Robert Parry: How Democrats Might Blow It
How Democrats Might Blow It
By Robert Parry
Consortium News & Truthout.org
Tuesday 24 October 2006
As Democrats go through their biennial rite of premature victory celebrations, they are inviting defeat again by obsessing on polls about how many congressional seats are "in play" rather than on explaining to the American people what a Republican victory on Nov. 7 would mean to the nation.
In the last three elections, George W. Bush has claimed mandates for his policies even when there were questions about the legitimacy of Republican victories. In Election 2000, Bush brushed aside the fact that he lost the popular vote to Al Gore and pressed ahead with a right-wing agenda.
The Republican congressional victories in Election 2002 convinced Bush that the voters were behind his plans for "preemptive" wars. He called Election 2004 his "accountability moment," ratifying both his invasion of Iraq and his expansion of executive powers.
So, there should be little illusion how Bush would interpret a Republican upset victory on Nov. 7. It would be taken as a public embrace of his authoritarian vision for America's future and as an endorsement of the neoconservative commitment to wage "World War III" against Islamic militants around the world.
If the GOP keeps control of Congress, Bush would be strongly tempted to double up on his bloody wager in Iraq with military attacks on Iran and Syria. That expanded war would guarantee reprisals by radicalized Muslims around the world and thus draw the United States into a virtually endless conflict.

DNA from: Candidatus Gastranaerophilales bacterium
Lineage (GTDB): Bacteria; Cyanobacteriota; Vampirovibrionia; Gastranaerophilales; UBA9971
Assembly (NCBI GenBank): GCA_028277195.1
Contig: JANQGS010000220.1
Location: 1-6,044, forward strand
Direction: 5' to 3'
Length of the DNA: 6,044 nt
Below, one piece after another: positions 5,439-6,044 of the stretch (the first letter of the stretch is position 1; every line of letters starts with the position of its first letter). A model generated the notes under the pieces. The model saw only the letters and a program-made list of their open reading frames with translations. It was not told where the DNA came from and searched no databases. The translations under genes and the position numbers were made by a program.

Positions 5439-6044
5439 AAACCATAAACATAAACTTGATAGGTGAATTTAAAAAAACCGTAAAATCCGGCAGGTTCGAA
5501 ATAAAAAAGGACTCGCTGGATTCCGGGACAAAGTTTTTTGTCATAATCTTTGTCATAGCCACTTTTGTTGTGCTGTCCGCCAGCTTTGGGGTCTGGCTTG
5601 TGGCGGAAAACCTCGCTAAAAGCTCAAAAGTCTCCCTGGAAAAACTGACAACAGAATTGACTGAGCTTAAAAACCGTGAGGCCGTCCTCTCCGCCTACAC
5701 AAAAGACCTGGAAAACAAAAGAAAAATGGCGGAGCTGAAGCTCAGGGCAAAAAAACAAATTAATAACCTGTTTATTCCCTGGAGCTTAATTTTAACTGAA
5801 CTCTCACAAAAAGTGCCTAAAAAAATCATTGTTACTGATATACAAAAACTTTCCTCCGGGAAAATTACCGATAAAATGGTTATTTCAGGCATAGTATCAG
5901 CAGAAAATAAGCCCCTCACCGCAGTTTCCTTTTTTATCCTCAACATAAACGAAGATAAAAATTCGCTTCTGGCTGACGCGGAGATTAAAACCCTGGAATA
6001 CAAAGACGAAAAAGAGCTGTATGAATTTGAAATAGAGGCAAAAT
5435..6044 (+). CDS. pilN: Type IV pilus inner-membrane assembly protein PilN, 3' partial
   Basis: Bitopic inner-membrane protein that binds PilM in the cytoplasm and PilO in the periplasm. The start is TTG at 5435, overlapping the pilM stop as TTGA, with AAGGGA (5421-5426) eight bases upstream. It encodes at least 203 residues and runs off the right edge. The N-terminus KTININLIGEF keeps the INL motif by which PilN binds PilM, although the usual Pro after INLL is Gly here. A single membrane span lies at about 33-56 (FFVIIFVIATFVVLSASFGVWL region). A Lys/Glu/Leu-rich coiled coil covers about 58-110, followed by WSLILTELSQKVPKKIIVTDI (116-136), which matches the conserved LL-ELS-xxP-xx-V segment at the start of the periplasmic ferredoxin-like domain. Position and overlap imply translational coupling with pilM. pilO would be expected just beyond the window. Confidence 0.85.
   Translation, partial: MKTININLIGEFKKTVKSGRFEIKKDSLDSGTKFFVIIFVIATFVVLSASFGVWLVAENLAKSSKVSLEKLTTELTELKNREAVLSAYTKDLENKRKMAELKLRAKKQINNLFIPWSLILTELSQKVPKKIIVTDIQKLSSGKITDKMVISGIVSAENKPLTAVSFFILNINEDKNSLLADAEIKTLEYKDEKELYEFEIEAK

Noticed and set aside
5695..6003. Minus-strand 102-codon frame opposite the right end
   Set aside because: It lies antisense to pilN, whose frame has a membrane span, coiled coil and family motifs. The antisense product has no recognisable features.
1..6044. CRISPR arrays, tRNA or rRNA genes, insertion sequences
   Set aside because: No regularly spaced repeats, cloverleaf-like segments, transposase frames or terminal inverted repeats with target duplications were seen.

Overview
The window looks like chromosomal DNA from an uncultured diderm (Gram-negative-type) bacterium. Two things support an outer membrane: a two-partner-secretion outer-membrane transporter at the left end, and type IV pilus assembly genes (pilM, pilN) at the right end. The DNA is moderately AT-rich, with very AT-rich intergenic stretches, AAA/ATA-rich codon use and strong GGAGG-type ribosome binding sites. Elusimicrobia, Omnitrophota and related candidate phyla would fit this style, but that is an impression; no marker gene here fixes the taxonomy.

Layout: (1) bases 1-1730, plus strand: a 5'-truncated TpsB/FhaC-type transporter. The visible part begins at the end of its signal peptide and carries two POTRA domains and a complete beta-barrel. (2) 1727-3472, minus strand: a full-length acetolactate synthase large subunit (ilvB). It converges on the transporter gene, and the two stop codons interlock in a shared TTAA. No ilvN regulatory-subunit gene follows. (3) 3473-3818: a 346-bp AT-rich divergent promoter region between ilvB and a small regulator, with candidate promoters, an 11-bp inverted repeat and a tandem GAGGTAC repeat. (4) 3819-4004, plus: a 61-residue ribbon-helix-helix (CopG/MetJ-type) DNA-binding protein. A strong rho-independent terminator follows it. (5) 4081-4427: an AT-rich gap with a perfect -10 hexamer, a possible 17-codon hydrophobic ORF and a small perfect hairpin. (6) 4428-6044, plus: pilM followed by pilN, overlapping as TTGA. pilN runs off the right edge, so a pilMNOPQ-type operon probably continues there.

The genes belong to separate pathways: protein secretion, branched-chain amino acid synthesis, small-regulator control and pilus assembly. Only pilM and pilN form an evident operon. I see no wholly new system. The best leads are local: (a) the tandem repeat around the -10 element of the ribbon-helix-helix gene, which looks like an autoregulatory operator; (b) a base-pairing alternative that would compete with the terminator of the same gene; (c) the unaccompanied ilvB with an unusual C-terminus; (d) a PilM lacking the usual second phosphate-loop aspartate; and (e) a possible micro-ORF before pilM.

At home, the consequences of indefinite war would be fatal, too, to the already wounded American democratic Republic. Bush would translate a GOP victory into public acceptance of his de facto elimination of key constitutional rights and his creation of an imperial presidency.
Though the major U.S. news outlets have paid scant attention - and the Democrats have mostly ducked the issue - Bush already has put in place the framework for a modern-day totalitarian state.
Operating under Bush's assertion of "plenary" - or unlimited - presidential authority, his administration has devised a system of electronic eavesdropping that can pry into the private lives of Americans; has set up arrangements for detention camps; and has secured from Congress the power to detain American citizens for allegedly aiding U.S. enemies.
Indeed, the new Military Commissions Act of 2006, enacted on Oct. 17, establishes what amounts to a parallel legal system under Bush's control that permits the indefinite jailing of both citizens and non-citizens who are deemed enemies of the state.
The law specifically strips non-U.S. citizens of habeas corpus - the right to a fair trial - but American citizens caught up in Bush's legal system also would be denied the right to challenge their incarceration, effectively eliminating their habeas corpus rights, too.
Under the new law, Bush could put "any person" into the military tribunal process for allegedly aiding America's enemies and the detainee would be barred from filing any motions "whatsoever" to the civilian courts.
So, while the New York Times has assured Americans that they would still possess their habeas corpus rights, that amounts to semantics since the law's court-stripping provision means that American citizens might technically possess their rights but couldn't exercise them.
Bush's parallel legal system also sharply curtails the rights of detainees when they are put on trial before a military tribunal, permitting secret evidence and even coerced testimony to be used against them. [For details, see Consortiumnews.com's "Who Is ‘Any Person' in Tribunal Law."]
Though few Americans understand the full scope of the law's provisions - or what "World War III" against many of the world's one billion Muslims would entail - Bush would surely interpret a Republican congressional victory as a personal mandate to proceed in those directions.